If you were not playing close attention, you did not even notice the signing of J.C. Ramirez last season by the club. The reliever, who made a brief appearance in the Majors with Philadelphia in 2013, spent all of last season in the minors for the Indians. He made ten appearances in Akron, posting a 1-0 record with a 2.08 ERA, and had a 1-3 record and 3.45 ERA in 25 games at Columbus. He was signed by the Arizona Diamondbacks early in the offseason on a minor league deal.
Another former Philadelphia arm that came to the Indians organization but did not spend time with the parent club in 2014, Tyler Cloyd, was released from his contract two weeks ago so that he could pursue an opportunity in Korea after the Indians had re-signed him and invited him to spring camp. Cloyd, who appeared in 19 games for the Phillies in 2012 and 2013, threw a no-hitter for the Columbus Clippers last season on July 30th at Huntington Park against the Louisville Bats. He was 10-8 with a 3.89 ERA in 27 games pitched there, but is now a member of the Samsung Lions of the Korea Baseball Organization.
The two biggest potential free agent departures that the Indians had at the beginning of the season were dumped in July after lackluster starts.
Shortstop Asdrubal Cabrera was dealt to the Washington Nationals for utility player Zach Walters. He was hitting .246 at the time of the trade and was not deemed a part of the future with Francisco Lindor and Jose Ramirez available to play short. Cabrera signed a deal this month with the Tampa Bay Rays on a one-year, $7.5 million tender, which led to the trade of their former starting shortstop Yunel Escobar to the Oakland A’s and then on to Washington.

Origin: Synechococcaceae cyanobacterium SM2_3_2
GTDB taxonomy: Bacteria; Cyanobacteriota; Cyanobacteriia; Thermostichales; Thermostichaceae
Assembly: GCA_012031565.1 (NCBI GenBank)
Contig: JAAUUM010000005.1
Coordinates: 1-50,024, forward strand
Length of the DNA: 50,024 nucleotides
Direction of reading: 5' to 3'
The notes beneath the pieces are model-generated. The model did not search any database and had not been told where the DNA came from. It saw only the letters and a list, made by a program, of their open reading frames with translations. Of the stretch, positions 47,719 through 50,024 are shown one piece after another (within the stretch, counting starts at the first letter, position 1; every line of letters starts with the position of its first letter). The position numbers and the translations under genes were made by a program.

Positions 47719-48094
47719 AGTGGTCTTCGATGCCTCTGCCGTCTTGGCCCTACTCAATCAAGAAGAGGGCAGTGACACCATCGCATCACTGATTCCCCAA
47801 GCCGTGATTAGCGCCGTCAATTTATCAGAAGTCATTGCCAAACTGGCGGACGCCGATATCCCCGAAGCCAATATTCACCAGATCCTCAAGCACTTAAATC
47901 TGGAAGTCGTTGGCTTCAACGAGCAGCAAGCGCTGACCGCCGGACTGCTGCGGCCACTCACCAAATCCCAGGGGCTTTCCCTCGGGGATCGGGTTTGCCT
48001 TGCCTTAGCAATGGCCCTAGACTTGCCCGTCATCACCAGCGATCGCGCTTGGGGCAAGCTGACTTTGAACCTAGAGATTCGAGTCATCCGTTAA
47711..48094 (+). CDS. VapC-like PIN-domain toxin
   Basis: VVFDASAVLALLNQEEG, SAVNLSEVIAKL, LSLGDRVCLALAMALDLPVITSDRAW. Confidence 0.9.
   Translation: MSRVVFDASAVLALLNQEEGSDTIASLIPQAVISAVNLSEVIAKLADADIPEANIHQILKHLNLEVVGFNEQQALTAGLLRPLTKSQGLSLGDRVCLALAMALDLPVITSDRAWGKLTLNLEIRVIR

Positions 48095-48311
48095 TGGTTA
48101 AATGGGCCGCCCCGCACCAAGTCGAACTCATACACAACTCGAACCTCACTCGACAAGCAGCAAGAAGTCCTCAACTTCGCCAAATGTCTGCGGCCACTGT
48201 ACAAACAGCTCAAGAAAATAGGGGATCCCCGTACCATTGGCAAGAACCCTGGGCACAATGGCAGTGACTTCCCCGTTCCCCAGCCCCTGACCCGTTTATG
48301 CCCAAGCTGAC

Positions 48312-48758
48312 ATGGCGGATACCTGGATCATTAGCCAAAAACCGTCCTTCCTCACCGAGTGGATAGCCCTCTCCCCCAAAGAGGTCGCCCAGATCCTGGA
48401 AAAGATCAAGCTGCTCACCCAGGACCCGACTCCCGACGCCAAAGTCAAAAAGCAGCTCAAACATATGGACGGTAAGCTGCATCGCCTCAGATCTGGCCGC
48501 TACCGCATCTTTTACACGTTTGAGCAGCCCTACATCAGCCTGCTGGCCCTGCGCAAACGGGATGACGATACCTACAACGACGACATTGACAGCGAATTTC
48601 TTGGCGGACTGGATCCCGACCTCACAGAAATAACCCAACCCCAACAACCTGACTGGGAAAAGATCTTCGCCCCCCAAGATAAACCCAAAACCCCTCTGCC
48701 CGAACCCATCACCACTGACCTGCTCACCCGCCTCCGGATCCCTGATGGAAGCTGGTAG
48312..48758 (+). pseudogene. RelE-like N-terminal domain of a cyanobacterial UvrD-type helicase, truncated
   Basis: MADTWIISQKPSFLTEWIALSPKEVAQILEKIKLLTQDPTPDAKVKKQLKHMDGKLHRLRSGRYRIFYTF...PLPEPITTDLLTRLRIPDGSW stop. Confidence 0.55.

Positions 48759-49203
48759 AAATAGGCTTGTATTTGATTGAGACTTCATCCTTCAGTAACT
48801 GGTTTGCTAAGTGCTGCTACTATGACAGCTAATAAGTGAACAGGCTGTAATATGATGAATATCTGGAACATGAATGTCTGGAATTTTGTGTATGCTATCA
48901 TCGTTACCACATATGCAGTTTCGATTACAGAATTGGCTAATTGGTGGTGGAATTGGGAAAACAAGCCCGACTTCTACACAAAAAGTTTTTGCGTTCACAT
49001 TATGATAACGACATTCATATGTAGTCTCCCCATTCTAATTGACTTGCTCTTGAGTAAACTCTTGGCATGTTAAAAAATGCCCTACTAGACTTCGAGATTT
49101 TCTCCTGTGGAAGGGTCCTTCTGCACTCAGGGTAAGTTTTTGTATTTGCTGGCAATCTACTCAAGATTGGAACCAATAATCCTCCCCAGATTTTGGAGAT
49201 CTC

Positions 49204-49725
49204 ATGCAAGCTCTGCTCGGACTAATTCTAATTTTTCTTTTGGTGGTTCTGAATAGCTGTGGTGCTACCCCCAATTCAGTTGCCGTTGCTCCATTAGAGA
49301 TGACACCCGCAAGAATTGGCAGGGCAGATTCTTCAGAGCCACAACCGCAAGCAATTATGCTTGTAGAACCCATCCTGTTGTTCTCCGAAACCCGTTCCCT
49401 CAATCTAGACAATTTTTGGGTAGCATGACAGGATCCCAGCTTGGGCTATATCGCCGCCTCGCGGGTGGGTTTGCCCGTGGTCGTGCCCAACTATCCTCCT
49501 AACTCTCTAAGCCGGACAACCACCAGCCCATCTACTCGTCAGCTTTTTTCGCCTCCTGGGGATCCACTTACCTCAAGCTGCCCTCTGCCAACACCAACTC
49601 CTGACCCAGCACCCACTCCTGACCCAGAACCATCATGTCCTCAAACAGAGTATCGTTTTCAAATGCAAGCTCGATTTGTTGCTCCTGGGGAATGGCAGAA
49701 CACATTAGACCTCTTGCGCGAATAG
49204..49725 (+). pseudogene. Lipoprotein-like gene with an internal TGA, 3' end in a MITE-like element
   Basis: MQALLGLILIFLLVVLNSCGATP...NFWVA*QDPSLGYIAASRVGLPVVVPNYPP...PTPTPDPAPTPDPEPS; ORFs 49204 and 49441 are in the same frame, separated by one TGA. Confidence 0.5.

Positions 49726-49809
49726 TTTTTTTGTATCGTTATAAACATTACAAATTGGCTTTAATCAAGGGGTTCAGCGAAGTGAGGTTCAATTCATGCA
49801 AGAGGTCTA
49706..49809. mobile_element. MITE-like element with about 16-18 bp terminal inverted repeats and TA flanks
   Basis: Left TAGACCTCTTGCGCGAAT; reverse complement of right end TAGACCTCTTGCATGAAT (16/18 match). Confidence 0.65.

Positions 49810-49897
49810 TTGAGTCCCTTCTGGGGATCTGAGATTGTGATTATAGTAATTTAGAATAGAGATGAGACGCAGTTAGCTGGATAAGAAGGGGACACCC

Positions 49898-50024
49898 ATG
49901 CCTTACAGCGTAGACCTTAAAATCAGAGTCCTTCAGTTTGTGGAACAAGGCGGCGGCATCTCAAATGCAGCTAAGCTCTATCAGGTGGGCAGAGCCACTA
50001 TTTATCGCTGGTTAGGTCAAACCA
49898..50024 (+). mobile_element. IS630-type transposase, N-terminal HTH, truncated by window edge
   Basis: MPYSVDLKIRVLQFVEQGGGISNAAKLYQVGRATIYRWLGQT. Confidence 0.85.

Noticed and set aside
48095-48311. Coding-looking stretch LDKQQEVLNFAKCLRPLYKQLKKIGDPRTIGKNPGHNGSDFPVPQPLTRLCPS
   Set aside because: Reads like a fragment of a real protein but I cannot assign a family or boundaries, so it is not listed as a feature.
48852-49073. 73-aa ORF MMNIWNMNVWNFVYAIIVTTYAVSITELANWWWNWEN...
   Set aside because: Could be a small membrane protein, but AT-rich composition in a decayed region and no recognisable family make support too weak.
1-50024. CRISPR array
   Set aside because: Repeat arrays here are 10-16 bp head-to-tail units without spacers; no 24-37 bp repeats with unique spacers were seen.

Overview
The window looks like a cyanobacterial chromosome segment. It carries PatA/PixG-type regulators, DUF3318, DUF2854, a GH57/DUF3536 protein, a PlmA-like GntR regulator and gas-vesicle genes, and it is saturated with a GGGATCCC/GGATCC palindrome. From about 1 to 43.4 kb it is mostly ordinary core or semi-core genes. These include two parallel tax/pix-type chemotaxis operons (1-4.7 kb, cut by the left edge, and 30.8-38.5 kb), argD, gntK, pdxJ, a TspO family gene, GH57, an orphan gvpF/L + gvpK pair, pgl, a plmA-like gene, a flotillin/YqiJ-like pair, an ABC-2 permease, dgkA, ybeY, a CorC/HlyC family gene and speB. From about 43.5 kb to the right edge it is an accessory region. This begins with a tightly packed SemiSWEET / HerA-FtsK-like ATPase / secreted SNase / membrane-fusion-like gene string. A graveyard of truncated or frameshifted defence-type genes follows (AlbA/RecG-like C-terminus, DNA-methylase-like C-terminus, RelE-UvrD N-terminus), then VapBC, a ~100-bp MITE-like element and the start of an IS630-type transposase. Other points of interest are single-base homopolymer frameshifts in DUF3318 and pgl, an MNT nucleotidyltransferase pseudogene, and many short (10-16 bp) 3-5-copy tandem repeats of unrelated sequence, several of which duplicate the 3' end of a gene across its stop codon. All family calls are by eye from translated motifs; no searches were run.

Starting pitcher Justin Masterson was traded to the St. Louis Cardinals for minor leaguer James Ramsey amidst an injury plagued first half. With Cleveland, he was 4-6 in 19 starts with a 5.51 ERA. Despite not finding himself under the Golden Arch, “Nasty Masty” received a one-year, $9.5 million contract to return home to Boston, the team that drafted and developed him starting in 2006 until his trade to the Tribe in 2009.
From the final pitch of the 2014 season, the Indians did not lose a big arm, a big bat, or a big glove (was such a thing on the roster last year?) from the lineup. While Cleveland will return very much the same team that they had last year, they have added a veteran bat (Brandon Moss) and a veteran pitcher (Gavin Floyd) to the mix.
They will also be hoping for higher returns from Jason Kipnis, Michael Bourn, and Nick Swisher, whose absences from the lineup due to injuries and their lack of production when in it was felt throughout the year. The trio, one-third of the everyday lineup and a substantial portion of the financial commitment by the Dolan family to the club, combined to bat .237 in 332 games with 17 home runs and 111 RBI. They had more strikeouts (325) than hits (309) and finished third, fourth, and fifth on the club in Ks despite making significantly fewer plate appearances than the club’s leaders, Carlos Santana and Yan Gomes.
The team is also banking on improved returns from Carlos Carrasco, who blossomed after a lengthy stay in the bullpen, and young arms Trevor Bauer and Danny Salazar. This trio will join reigning Cy Young winner Corey Kluber in a young but promising rotation.
The Indians, who finished five games in back of the Tigers while posting an 85-77 record last year, should benefit from the continuity of the roster and additional growth from the talent within. What was a close divisional race last season could become that much closer if Detroit and Kansas City cannot find the proper pieces to adequately replace their exiting stars.
Photo: Bob Levey/Getty Images